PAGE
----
Florida teacher surprises her class with a real snowman -- most had never seen snow
[Feb 8, 2022: Fiona Morgan]
“Do you want to build a snowman?” Robin Hughes texted her sister, Amber Estes, in January. Estes recalled her sister’s request when her town was hit with about 10 inches of snow. (CREDIT: Amber Estes)
A classroom of kindergarten students in Florida got a big surprise in late January when they received a snowman shipped from Danville Kentucky.
SouthShore Charter Academy kindergarten teacher Robin Hughes, who is from Louisa, Kentucky, had the idea to show her students snow in a state that rarely goes below freezing. When she asked her students who had seen snow before, only two of them raised their hands.
At Thanksgiving, Hughes asked her sister Amber Estes, who lives in Danville, if she would be willing to ship her a snowman if it snowed this year. Estes told reporters she didn’t think she would have to follow through on the promise, given that it hardly snows in Kentucky. “I said to her, we haven’t had a measurable amount of snow; I was making every excuse in the world and I accepted the challenge because I knew that I would never have to live up to it,” Estes said.
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But when it snowed 10 inches in early January, Estes made the snowman after all. After 10 days of refrigerating and planning, she put the small snowman in a box in foil and Styrofoam with ice packs. She shipped it overnight to the school in Riverview, Florida.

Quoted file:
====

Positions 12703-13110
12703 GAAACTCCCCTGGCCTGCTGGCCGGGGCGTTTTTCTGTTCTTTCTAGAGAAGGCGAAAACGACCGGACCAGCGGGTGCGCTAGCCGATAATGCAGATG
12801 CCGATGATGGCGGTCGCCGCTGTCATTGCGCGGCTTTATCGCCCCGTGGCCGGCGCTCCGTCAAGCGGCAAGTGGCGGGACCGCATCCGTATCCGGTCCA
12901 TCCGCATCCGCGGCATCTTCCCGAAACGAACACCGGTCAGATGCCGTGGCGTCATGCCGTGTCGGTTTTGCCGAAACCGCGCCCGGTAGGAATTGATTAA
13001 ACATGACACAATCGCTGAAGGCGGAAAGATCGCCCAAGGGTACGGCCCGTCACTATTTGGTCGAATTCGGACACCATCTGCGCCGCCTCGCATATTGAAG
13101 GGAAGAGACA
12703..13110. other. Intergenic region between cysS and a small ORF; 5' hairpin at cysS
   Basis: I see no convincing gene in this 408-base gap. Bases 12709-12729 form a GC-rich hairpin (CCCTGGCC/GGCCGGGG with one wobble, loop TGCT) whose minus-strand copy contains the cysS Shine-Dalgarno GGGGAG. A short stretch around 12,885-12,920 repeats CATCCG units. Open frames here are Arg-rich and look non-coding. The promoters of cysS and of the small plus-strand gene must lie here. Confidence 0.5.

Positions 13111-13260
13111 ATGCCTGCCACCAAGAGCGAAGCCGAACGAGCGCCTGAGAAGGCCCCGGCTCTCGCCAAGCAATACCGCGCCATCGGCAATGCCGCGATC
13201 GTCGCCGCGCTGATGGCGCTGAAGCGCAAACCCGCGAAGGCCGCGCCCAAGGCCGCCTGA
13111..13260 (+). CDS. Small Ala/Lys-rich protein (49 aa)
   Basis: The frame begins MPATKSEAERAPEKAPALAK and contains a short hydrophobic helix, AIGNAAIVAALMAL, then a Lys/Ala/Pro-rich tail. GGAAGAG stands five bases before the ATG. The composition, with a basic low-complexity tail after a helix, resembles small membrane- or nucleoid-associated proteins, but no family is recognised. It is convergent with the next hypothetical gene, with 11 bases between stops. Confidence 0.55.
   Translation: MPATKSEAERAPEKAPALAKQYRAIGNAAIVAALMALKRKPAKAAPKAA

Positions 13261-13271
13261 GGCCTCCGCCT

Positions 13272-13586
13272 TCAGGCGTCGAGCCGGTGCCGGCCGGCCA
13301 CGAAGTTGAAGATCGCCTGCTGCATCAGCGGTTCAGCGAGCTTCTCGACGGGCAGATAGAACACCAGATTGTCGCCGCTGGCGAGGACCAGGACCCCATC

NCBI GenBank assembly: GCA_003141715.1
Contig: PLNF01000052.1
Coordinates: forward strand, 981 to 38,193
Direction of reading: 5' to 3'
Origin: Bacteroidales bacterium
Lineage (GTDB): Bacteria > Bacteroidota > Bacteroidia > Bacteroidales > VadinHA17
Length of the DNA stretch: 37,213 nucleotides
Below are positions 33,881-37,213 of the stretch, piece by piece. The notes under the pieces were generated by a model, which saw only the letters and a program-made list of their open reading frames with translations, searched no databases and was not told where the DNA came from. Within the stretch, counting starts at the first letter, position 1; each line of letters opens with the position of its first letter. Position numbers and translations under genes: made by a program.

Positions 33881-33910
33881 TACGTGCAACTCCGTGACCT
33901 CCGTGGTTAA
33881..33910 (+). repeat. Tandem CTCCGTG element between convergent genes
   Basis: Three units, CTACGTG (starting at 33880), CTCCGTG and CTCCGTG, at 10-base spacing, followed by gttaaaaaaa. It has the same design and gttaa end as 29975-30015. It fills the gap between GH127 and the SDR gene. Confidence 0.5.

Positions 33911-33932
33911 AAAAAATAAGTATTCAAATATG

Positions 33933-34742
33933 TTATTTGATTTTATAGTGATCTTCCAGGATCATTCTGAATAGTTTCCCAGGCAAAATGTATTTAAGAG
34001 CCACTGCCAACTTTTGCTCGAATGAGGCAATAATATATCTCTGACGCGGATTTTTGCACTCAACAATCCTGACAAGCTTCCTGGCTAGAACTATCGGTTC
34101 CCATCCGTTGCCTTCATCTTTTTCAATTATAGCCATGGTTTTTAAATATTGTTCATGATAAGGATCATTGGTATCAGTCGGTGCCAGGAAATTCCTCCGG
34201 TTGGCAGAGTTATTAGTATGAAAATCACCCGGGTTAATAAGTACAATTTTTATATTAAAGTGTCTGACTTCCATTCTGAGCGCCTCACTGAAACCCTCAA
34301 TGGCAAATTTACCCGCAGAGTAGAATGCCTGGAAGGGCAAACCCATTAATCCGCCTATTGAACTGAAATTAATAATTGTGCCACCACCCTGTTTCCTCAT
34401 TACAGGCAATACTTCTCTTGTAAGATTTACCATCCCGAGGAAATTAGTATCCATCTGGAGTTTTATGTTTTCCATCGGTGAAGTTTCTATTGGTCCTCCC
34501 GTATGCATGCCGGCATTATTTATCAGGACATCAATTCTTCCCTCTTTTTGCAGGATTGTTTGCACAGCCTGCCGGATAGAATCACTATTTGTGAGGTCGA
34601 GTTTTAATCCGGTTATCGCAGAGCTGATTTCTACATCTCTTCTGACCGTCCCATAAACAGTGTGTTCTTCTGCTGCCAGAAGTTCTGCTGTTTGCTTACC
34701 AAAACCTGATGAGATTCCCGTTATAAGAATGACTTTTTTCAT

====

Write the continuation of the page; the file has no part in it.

The sisters decided that if the snowman survived the trip, he would be named Lucky. If he did not, he would be called Puddles.
SouthShore Academy live-streamed the snowman’s reveal on its Facebook page when he arrived. Kids gathered around the box as Hughes slowly opened its flaps, revealing that the snowman was, indeed, Lucky.
“The pure joy of seeing that snowman, to me that’s what teaching is about,” Hughes said. “Anything I can do as a teacher to bring joy to the classroom and also teach them a little something, then it makes it all worth it. And my sister was just the greatest partner in crime to help me do that.”
Kids huddled around Lucky, taking turns to touch the snow. Lucky is being stored in the school’s cafeteria freezer, and Hughes still brings him out for students to see.
When Spring comes, Hughes will let the snowman melt to teach kids a new lesson. She will use Lucky’s water to water a new plant on Earth Day.
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Note: Materials provided above by Fiona Morgan. Content may be edited for style and length.
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